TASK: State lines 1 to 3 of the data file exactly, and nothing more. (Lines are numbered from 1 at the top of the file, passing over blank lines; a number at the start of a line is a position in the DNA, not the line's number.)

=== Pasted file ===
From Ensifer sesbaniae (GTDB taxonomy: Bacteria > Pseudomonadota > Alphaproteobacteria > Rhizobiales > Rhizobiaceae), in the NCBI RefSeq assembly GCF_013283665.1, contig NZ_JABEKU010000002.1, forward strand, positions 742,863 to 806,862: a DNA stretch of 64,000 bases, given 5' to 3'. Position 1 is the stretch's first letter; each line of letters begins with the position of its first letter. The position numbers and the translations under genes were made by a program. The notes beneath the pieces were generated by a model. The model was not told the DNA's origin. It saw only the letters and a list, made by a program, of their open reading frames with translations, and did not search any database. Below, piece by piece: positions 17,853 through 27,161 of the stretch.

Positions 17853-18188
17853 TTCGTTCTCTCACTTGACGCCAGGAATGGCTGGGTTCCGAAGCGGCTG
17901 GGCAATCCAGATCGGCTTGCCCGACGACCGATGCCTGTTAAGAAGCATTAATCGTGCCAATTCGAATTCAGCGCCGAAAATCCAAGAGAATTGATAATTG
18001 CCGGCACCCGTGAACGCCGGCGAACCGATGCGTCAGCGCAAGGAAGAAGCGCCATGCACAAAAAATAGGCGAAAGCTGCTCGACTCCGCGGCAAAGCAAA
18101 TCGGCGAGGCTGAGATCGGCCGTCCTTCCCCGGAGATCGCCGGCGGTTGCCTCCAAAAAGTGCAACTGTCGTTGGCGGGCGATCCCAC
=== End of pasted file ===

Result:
From Ensifer sesbaniae (GTDB taxonomy: Bacteria > Pseudomonadota > Alphaproteobacteria > Rhizobiales > Rhizobiaceae), in the NCBI RefSeq assembly GCF_013283665.1, contig NZ_JABEKU010000002.1, forward strand, positions 742,863 to 806,862: a DNA stretch of 64,000 bases, given 5' to 3'. Position 1 is the stretch's first letter; each line of letters begins with the position of its first letter. The position numbers and the translations under genes were made by a program. The notes beneath the pieces were generated by a model. The model was not told the DNA's origin. It saw only the letters and a list, made by a program, of their open reading frames with translations, and did not search any database. Below, piece by piece: positions 17,853 through 27,161 of the stretch.

Positions 17853-18188
17853 TTCGTTCTCTCACTTGACGCCAGGAATGGCTGGGTTCCGAAGCGGCTG